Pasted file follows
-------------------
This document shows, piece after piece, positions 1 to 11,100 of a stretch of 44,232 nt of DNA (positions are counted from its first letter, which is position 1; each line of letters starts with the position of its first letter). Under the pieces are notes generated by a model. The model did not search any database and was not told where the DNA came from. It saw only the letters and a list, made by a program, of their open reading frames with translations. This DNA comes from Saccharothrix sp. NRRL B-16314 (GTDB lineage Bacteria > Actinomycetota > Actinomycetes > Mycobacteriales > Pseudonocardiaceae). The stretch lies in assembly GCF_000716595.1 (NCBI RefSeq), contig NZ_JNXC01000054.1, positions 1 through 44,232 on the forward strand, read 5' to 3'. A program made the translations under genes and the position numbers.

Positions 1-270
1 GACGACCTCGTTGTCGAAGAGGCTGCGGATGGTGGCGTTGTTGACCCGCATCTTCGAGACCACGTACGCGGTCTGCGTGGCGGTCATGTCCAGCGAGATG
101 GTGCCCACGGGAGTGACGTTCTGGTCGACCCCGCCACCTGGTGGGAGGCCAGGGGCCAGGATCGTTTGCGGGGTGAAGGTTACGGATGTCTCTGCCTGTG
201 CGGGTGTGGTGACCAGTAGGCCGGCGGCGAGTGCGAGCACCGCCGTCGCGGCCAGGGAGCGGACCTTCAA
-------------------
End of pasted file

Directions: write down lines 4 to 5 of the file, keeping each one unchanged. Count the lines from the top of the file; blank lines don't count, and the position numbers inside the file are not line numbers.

101 GTGCCCACGGGAGTGACGTTCTGGTCGACCCCGCCACCTGGTGGGAGGCCAGGGGCCAGGATCGTTTGCGGGGTGAAGGTTACGGATGTCTCTGCCTGTG
201 CGGGTGTGGTGACCAGTAGGCCGGCGGCGAGTGCGAGCACCGCCGTCGCGGCCAGGGAGCGGACCTTCAA